Te Radar (Andrew J Lumsden) is a writer and satirist with a habit for combining laughter and documentary-making: from intrepid journeying to stand-up comedy, to sustainable living shows Off the Radar and Radar's Patch.
Bernie Allen, QSM, was a professional musician and teacher before beginning his TV career as musical director of popular 60s show C’mon. He continued on to Happen Inn, followed by a vast number of shows as composer or music director over the next two decades. His score for Hunter’s Gold won an APRA Silver Scroll; his arrangement of ‘Hine E Hine’ accompanied the classic Goodnight Kiwi animation.
Northern Ireland-born Terence Cooper was a larger than life actor who got his big break playing one of multiple James Bonds in 1967 farce Casino Royale. Moving to New Zealand in 1976, he played patriachs in kidult hits Gather Your Dreams and Children of Fire Mountain. But his biggest role was as laconic detective sergeant Doug Mortimer over three seasons of rural police drama Mortimer's Patch. Off-screen, he opened Trouper Cooper's Curry House in Auckland and was an accomplished watercolour painter. Cooper continued to act into the early 1990s. He died in Queensland on 16 September 1997, aged 67.
Some jobs never make the headlines; in the screen industry, one of those unsung positions is the production manager. After seven years on film sets in Asia, Brian Walden returned home in the mid 70s to production manage the shoots of many classic TV dramas, from Hunter’s Gold to Hanlon. In 1985 he went freelance, keeping a firm hand on shoots involving horses, hospital porters, vampires and underwater aeroplanes.
An outstanding project designer, Logan Brewer first made his mark on television with ambitious period drama Hunter’s Gold. In the early 80s he went freelance, producing cop show Mortimer’s Patch and children’s drama Terry and the Gunrunners. His major project work included opening and closing ceremonies for the 1990 Commonwealth Games, and NZ pavilions at Expos in Brisbane and Seville. Brewer passed away in August 2015.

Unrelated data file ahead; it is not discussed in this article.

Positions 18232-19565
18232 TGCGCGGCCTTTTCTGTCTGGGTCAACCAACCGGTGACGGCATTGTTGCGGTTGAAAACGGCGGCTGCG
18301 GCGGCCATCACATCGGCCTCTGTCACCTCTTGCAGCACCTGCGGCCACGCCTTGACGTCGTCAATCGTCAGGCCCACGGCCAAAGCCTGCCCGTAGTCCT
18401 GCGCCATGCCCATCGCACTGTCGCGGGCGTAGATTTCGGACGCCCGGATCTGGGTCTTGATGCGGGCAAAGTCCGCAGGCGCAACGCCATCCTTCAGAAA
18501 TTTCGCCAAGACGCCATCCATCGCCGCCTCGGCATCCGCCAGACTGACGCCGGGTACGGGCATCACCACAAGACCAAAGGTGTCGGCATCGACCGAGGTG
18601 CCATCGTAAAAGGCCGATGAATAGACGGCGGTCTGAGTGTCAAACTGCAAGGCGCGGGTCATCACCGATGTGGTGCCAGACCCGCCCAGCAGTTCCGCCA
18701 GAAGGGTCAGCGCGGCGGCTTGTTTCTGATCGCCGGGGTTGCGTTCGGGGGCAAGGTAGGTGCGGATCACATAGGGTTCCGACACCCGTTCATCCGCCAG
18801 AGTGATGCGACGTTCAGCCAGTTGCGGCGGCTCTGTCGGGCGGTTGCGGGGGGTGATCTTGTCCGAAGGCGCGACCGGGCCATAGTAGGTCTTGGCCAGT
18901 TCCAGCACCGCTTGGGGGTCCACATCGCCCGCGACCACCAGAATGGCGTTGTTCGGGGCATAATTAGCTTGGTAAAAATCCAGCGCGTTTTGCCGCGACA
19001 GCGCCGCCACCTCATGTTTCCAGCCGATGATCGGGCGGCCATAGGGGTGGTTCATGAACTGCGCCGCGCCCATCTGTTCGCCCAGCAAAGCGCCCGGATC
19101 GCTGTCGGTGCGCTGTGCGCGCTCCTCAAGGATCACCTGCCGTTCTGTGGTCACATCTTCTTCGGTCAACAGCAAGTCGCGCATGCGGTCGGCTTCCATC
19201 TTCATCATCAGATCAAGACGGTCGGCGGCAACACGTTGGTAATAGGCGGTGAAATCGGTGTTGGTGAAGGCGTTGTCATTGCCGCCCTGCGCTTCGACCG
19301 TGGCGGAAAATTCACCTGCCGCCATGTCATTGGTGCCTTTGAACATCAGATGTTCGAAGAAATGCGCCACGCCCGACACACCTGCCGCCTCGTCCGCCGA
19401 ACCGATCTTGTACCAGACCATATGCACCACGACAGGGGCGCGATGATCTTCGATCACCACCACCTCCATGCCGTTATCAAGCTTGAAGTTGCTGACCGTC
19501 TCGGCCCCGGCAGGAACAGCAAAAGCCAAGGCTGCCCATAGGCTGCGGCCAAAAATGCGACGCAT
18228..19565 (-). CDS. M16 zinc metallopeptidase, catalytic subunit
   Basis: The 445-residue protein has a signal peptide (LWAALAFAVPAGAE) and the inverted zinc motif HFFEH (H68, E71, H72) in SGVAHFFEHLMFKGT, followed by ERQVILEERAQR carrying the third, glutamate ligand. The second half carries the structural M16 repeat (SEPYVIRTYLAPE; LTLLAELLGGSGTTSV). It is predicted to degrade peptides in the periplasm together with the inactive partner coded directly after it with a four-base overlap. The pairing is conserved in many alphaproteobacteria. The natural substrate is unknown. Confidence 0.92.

A cameraman with over 50 years experience, Michael O’Connor joined the NZ Broadcasting Corporation as a trainee straight from high school. O'Connor went on to shoot some of New Zealand's most iconic dramas, from Under the Mountain to 1980s cop show Mortimer's Patch. His documentary work includes popular series Heartland and Epitaph, and directing Dalvanius, about singer Dalvanius Prime.
Veteran producer Tom Parkinson has worked with some of New Zealand television's most popular comedians, including David McPhail, Jon Gadsby, and the late Billy T James (who he discovered in an Avondale Rugby League club). He also directed adventure series Hunter's Gold — whose international success helped launch a run of Kiwi-made children's dramas — and produced many international co-productions.
Murray Newey produced New Zealand's first horror film - Death Warmed Up, and went on to win international investment in four Kiwi-made features: Moonrise, Never Say Die, teen tale Bonjour Timothy and award-winner The Whole of the Moon.
Joe Lonie began making music videos while playing bass for legendary band Supergroove. Since then his 60 plus music clips — four of them Tui award-winners — have included one-shot wonders Gather To The Chapel (for Liam Finn) and Blowin’ Dirt (for Goodshirt). On top of a busy commercials career, and a Cannes Gold Lion award, Lonie began adding drama to his CV in 2012, thanks to two short films set in a moving vehicle: foulmouthed, festival-hopping taxi tale Honk if You're Horny, and rock band short Shout at the Ground. He also directed South Auckland-set web series The Factory.
As a head of drama in New Zealand television, John McRae spearheaded a run of shows that were both local and export successes. McRae's four-decade television career saw him working in three countries, and winning two Emmy awards.